John Moore believes tonight's star-studded Dubai World Cup meeting is a pivotal moment in the history of Hong Kong racing, as the upstart territory morphs into a legitimate power on the greatest stage of all.
"I expect our horses to win more than one race and I'm sure after the World Cup that people will really be taking notice and thinking: don't take the Hong Kong horses lightly because they can mix it wherever they go," Moore said as he wrapped up final work for his runners, Military Attack (World Cup), Dominant (Sheema Classic) and Sterling City (Golden Shaheen).
"I'm looking forward to it. Hong Kong is already on the world stage - it started with Fairy King Prawn and people began to pay attention when Vengeance Of Rain won here, but this is a real showcase for us.
"Chinese owners are putting a lot of money out to buy horses we can extract from trainers elsewhere who need the cash flow, and we can get our hands on some really serious horses.
"It's an increasing trend and I expect, if we get the results, that others will take it on board and want to be part of coming to race for millions in Dubai."
Moore and Richard Gibson clash, not quite head-on in the main event as arch-rivals Military Attack and Akeed Mofeed have plenty of opposition in the world's richest race.
They include Ruler Of The World, a half share of which, reportedly, cost Qatar's Sheikh Joaan bin Hamad bin Khalifa al-Thani around €20 million (HK$212 million) in recent days - but both trainers oozed confidence with race fitness the factor cited as in their favour.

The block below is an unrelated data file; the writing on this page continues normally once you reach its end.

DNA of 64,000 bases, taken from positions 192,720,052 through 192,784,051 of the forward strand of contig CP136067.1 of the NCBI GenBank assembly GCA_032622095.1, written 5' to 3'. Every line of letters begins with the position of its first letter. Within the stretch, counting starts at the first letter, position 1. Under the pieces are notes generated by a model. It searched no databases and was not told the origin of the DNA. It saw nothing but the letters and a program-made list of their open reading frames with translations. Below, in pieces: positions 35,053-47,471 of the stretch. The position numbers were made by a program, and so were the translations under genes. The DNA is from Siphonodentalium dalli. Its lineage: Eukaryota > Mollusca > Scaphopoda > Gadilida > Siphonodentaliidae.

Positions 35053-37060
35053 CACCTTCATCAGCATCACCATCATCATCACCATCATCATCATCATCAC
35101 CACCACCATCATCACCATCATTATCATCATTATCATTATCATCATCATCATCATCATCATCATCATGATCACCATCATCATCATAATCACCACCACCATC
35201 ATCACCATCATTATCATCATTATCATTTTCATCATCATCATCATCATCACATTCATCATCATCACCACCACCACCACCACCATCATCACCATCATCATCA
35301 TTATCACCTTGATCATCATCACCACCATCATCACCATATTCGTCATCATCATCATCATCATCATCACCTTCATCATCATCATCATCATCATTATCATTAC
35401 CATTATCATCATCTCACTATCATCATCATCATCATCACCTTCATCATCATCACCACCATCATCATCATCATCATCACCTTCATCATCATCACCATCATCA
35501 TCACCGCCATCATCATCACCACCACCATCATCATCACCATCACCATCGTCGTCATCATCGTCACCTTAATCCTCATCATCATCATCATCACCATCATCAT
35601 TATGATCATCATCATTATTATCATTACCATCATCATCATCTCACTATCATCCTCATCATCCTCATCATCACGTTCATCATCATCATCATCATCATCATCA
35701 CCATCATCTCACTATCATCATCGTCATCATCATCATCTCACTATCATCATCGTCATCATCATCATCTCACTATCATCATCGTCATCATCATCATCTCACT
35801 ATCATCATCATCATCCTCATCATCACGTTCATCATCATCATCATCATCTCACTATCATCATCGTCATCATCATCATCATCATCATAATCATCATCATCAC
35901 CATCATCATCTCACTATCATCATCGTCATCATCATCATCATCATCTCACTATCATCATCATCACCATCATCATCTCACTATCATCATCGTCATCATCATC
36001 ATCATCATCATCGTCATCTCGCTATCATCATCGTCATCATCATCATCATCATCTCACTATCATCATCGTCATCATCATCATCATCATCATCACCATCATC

Sprint racing has been Hong Kong's strong suit for years and Moore's Sterling City shares favouritism with Michael Chang Chun-wai-trained Rich Tapestry in the Golden Shaheen.
Ricky Yiu Poon-fai-trained Amber Sky has been one of the "talking horses" ahead of the Al Quoz Sprint clash with defending champion, Shea Shea, even if Yiu has not been talking.
"He's been at the track before the sun comes up; it has been quiet and not too hot. The horse is not worried about anything," smiled Yiu.
"I don't want to say too much before the race. After is the time to talk."
The four-year-old's owner, martial arts actor Sammo Hung Kam-po, stepped into the ring with Bruce Lee all those years ago in Enter The Dragon, and is excited about the battle ahead.
"I've owned horses before - I had a lot in New York, but it's just difficult to get a permit in Hong Kong," Hung said.
"I'm excited although I have no idea what will happen here. I have so many friends who paid a lot of money for horses and didn't get much - you can never guess you'll be in a position like I am now and I feel so lucky. You always think somebody else owns a horse like Amber Sky."
Derek Cruz has been pushing the Amber Sky barrow to the media, but the Al Quoz is also an emotional moment for him as 10-year-old Joy And Fun, the winner in 2010 who has taken Cruz around the world, steps out for the final time.
"Everyone has to retire some time and he will go to a nice paddock in New Zealand," Cruz said.
"As far as his condition goes, he thrives here," Cruz said. "Hopefully the old boy can give a good show one more time."
His brother, Tony Cruz has been a number of times without a win, although Bullish Luck finished third in the World Cup, and his underrated Stewards' Cup winner, Blazing Speed, competes in the Duty Free.